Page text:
90. As part of an agreement with the District Attorney’s office to have those charges dismissed, she agreed not to seek employment as an exotic dancer.
91. Caroline Nesbitt related many, many different jobs she had held since moving to Charlotte.
92. The most recent job was from May, 1999 through December, 1999 when she worked at Burger King. She was discharged from there in early December 1999.
Though the court’s findings do indicate that Ms. Nesbitt has had approximately seven jobs since Mimi was removed, we are impressed *360with the mother’s continued efforts to secure employment. We further note that by agreement with the District Attorney’s office, she is precluded from securing employment as an exotic dancer, employment that had provided a living for her family for many years. Moreover, we are impressed with the testimony that she sought work that would “coincide with available hours that she could visit with her daughter.” Finally, the record shows that in spite of her troubled work history, Ms. Nesbitt has maintained child support payments while Mimi was in the custody of YFS and has maintained a home for almost a year.
Even, assuming arguendo, that the court’s finding of failure to make reasonable progress was supported by clear, cogent and convincing evidence, in order to uphold the trial court’s order, we must find that Ms. Nesbitt’s failure was willful. In re Bishop, 92 N.C. App. 662, 375 S.E.2d 676 (1989). Willfulness is established when the respondent had the ability to show reasonable progress, but was unwilling to make the effort. See Nolen, 117 N.C. App. 693, 453 S.E.2d 220 (1995) (parent’s refusal to obtain treatment for alcoholism constituted willful failure to correct conditions that had led to removal of child from home); In re Bluebird, 105 N.C. App. 42, 411 S.E.2d 820 (1992) (general lack of involvement with child over two year period supports finding that respondent willfully left child in foster care). In In re Bishop, 92 N.C. App. 662, 375 S.E.2d 676 (1989), the court found “willfulness” where respondent initially participated in programs designed to improve her circumstances, but later “largely abandoned these efforts”; her visits with her daughter were “infrequent”; and the social worker had a difficult time reaching her. Id. at 669, 375 S.E.2d at 681.
Here, we find that Ms. Nesbitt was cooperative with the social workers, completed all required parenting classes, mental health therapy, and visited with Mimi at every possible chance. Mr. Bullard testified that Ms. Nesbitt was “extremely cooperative, arrive[d] on time and actually early, prepared to visit for each visit, was very receptive to any feedback I gave her and was not defensive, [but, instead] cooperative.” He also confirmed that “Mimi was excited to see mommy. . . .” Mimi and Ms. Nesbitt were “very affectionate towards each other.” Ms. Julie Crapster testified that Ms. Nesbitt completed the mental health evaluation as ordered by the court and maintained current child support payments.
Finally, we are troubled by the numerous findings made by the trial court regarding the foster parents. The decision of whether to *361terminate parental rights should not be relegated to a choice between the natural parent and the foster family. Our Supreme Court has held that “even if it were shown, . . . that a particular couple desirous of adopting a child would best provide for the child’s welfare, the child would nonetheless not be removed from the custody of its parents so long as they were providing for the child adequately. Petersen v. Rogers, 337 N.C. 397, 401, 445 S.E.2d 901, 904 (1994) (emphasis added). This was not a choice between Ms. Nesbitt and the foster parents. Rather, an independent decision of Ms. Nesbitt’s fitness to parent should be made, and only if she is found to be either unwilling or unable to parent her child should the foster home then be considered under the best interests standard.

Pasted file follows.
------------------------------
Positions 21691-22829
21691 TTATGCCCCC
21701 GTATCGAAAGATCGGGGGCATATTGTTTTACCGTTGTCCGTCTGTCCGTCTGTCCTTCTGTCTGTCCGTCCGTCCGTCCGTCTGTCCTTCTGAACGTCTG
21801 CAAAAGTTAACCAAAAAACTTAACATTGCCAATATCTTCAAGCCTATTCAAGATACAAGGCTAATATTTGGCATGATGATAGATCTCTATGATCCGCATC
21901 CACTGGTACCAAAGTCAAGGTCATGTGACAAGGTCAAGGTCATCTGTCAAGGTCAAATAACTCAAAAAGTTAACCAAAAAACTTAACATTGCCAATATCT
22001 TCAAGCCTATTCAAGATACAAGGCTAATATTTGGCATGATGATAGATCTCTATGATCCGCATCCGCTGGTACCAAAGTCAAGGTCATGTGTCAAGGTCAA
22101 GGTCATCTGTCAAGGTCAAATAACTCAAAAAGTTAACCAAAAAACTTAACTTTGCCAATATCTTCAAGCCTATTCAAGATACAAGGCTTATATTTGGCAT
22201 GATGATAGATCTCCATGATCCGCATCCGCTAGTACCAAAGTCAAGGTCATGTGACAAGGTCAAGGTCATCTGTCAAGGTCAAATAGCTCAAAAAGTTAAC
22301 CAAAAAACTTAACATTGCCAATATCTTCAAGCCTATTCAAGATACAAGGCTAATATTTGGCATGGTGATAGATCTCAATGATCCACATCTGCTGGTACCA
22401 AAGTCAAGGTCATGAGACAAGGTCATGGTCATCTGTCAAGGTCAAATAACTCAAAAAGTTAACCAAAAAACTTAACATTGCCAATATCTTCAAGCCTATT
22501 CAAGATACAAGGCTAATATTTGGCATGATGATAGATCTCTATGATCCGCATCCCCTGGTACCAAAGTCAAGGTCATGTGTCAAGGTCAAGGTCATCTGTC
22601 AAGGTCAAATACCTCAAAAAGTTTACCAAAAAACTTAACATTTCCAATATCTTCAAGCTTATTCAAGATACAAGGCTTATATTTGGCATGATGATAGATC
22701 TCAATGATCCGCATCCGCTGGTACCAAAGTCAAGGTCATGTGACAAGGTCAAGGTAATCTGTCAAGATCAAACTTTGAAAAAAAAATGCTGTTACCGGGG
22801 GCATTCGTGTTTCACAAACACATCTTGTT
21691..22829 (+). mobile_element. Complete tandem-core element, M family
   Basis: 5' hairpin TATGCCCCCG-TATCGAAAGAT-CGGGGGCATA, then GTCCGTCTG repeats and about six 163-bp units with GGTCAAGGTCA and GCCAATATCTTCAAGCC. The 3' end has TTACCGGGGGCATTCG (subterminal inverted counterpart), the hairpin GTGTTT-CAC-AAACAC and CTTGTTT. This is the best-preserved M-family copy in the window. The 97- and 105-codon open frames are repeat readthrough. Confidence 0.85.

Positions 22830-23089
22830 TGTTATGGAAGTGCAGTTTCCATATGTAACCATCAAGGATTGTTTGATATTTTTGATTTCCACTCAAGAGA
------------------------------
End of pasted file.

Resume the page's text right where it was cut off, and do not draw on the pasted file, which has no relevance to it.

We conclude that this record fails to demonstrate clear, cogent and convincing evidence that Ms. Nesbitt willfully left her child in foster care without making reasonable progress. Accordingly, we do not reach review of the court’s conclusion that it was in the best interest of the child to terminate Ms. Nesbitt’s parental rights.
While we recognize that the trial court is perhaps in the best position to evaluate the evidence in these very sensitive cases and are mindful of the need for permanency for young children; we believe that the law requires compelling evidence to terminate parental rights. The permanent removal of a child from its natural parent requires the highest level of scrutiny and should only occur where there is compelling evidence of potential risk of harm to the child or their well being. This Court would not hesitate to support the drastic judicial remedy of termination of parental rights if it was clear from the record that grounds exist to do so. This record fails to support such grounds.
Accordingly, we reverse and vacate the trial court’s order terminating parental rights.
Reversed and vacated.
Judges WYNN and CAMPBELL concur.